Navigating a VA Claim – Do You Need a Lawyer?

Veterans who experience an injury while serving on active duty may qualify for disability benefits. However, filing for these benefits isn’t always easy and can lead to a lengthy filing process with a false denial. If you’re struggling to access the disability benefits you deserve, you may be exploring your options. We’ll review a few signs that you may need a VA disability lawyer. This guide also reviews a few other resources you can use for assistance in claiming your benefits.

You’re Unsure How to File

Filing a VA claim is relatively simple and can be done online. However, you’ll want to make sure your application is complete with all required information and evidence. You don’t likely need a disability lawyer to file your initial application. Instead, you could visit your nearest Veterans Administration (VA) office or call the VA hotline for assistance.

You’re Finding It Difficult to Track Down Your Records

Ideally, you should include all of your medical records in your initial application to help prove your disability claim. However, it may not always be easy to track down your records, especially if they’re in different states, cities, or offices. Some veterans may even have a trail of medical records that spans across different countries.

The VA is required to assist you in tracking down your records. However, while they will make a reasonable effort to find all documents, it’s possible that they could miss a few. Even one or two missing documents could lead to the VA denying your claim. If you can’t provide the VA with copies of your medical records, you can help point them in the right direction of where to find them. Otherwise, consider working with a Veteran Service Organization (VSO) or claims agent, both of which should be capable of helping you locate missing medical records.

You Were Approved, but You Disagree With the Disability Percentage

Some veterans may receive approval but disagree with the amount. The VA calculates how much compensation you receive based on your disability percentage. A higher percentage translates to a higher monthly payment. If you believe your disability percentage doesn’t accurately cover the impact of your disability, you may appeal the decision. Sometimes, submitting additional evidence can increase your disability percentage. The VA requires at least a 10% disability percentage to receive any payments.

For some disabilities, it can be difficult to prove just how impactful and disabling it is to your daily life. For example, many veterans deal with chronic pain, which is also one of the hardest-to-prove conditions. Other common conditions, like anxiety and posttraumatic stress disorder (PTSD), can also be difficult to prove.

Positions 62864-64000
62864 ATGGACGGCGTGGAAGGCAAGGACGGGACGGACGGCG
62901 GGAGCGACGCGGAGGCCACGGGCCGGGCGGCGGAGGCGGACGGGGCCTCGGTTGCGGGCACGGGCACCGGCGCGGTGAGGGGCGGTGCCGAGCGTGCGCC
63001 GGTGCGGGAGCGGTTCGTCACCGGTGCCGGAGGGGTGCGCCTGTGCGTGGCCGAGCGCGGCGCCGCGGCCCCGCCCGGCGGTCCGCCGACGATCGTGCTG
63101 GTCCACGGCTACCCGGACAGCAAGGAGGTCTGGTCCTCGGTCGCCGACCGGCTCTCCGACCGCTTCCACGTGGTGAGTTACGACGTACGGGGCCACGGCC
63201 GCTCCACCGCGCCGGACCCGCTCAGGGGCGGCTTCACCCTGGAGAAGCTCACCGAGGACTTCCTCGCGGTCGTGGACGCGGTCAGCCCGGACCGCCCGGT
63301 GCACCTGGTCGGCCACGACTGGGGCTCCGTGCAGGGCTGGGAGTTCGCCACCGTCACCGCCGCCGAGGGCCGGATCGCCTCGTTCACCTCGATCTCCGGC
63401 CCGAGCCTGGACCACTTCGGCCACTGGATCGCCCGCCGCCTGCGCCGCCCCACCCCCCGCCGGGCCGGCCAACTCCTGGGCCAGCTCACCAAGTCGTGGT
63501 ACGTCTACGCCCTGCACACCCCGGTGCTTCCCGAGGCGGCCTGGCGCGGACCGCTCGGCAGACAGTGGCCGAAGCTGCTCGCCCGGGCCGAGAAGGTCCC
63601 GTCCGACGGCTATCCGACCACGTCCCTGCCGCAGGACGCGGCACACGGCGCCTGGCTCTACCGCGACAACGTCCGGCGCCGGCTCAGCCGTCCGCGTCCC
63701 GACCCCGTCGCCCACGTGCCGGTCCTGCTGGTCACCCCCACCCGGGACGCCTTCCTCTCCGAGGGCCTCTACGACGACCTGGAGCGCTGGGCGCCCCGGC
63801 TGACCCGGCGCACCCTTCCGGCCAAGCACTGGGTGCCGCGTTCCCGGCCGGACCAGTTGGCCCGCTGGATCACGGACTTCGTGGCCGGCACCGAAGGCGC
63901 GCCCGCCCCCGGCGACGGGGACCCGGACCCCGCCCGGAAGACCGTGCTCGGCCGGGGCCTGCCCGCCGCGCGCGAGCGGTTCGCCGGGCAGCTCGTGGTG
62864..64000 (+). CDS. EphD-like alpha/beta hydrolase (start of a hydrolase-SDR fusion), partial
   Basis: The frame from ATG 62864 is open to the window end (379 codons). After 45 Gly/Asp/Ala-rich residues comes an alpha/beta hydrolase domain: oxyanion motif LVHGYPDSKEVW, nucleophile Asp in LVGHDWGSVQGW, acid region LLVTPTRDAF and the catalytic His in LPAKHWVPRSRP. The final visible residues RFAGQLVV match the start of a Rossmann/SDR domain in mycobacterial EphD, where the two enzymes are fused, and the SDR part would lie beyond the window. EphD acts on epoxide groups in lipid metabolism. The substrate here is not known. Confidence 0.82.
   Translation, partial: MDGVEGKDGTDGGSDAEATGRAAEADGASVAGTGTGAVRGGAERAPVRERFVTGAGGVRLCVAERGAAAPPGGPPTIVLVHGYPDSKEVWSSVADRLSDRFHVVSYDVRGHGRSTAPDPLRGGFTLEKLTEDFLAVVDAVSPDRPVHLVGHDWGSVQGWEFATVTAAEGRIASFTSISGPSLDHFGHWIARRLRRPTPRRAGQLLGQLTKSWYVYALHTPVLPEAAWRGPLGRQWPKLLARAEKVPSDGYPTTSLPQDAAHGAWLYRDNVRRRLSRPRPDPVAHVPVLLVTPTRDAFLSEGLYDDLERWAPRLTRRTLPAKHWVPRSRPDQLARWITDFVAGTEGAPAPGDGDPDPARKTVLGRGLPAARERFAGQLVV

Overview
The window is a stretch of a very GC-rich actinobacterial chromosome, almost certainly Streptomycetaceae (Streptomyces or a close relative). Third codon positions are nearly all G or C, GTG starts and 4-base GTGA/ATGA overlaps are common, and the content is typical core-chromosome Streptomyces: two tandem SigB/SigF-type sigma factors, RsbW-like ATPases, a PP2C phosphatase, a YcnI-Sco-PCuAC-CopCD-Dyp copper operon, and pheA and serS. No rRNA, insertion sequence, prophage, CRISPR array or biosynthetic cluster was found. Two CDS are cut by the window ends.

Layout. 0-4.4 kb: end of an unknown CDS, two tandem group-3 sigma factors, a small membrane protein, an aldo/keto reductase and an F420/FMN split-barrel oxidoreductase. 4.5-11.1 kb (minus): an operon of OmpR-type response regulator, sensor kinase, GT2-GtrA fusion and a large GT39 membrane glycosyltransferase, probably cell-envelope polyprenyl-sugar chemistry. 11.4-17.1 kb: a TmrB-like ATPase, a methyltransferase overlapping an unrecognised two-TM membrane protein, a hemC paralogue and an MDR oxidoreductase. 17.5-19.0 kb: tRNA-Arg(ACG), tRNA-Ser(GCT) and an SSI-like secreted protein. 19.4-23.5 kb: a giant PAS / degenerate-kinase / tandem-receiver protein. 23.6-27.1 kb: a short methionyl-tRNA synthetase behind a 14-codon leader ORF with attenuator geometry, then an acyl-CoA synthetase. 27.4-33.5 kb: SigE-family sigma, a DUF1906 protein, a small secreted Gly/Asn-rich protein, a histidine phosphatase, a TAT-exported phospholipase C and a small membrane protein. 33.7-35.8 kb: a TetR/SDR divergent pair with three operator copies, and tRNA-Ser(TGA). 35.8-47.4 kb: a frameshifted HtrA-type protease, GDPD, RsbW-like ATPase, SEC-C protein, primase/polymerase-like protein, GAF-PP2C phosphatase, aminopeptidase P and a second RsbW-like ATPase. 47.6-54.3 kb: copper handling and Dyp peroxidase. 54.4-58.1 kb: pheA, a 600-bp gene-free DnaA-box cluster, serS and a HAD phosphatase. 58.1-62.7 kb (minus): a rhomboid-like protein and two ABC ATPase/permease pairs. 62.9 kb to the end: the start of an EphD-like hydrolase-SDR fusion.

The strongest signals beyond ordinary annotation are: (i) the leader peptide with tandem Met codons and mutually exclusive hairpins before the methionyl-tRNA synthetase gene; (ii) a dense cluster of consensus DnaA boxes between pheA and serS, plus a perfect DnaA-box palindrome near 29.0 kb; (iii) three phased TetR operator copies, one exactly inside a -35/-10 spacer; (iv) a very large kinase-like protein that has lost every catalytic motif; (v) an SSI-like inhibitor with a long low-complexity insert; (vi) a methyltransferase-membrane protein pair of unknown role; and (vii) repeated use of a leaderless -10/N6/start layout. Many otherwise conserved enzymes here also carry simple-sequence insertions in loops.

You Were Approved, but Have Yet to Receive Payment

Once approved, you should begin receiving payments within 15 days. An approved application but delayed payment is usually an issue with your bank account information and can typically be solved by contacting the VA helpline. Currently, the VA pays disability payments via direct deposit or check.

Your Application Was Denied

You have a right to appeal if your VA application is denied. Your denial letter should include a reason or reasons why the VA is denying your request for benefits. If you disagree with the reason, you can begin the appeals process. One of the most common reasons for a denial is stated as not service-connected.

Not service-connected means the VA doesn’t have an official medical diagnosis of a disability, your application didn’t include a clear Nexus to prove your disability is connected to service, or there isn’t enough evidence for your current disability. There are many reasons why you may not have sufficient evidence that fits into either of three causes, including a lack of physician visits during active duty or not realizing an injury until after you left service. The VA allows you to add more documents to your initial claim during the appeals process.

You can still file an appeal, even with a lack of evidence. Additional resources, like a VA buddy letter or VA Lay Statement, may qualify you for benefits. You likely shouldn’t need a lawyer to file your first appeal. Instead, you might work with other veterans or representatives who can help you navigate your way through the appeals process.

If your appeal claim is also denied, then you might want to reach out to a disability lawyer. A VA lawyer can also be helpful in upgrading your discharge papers if your claim is denied based on a character of discharge review.

If your time serving has left you with a disability that threatens your finances, it’s only right that you qualify for benefits. Veterans have many options for helping guide them through the application process, including the VA and VSO representatives. When you’re not getting anywhere with the VA, reaching out to a lawyer may be worth it.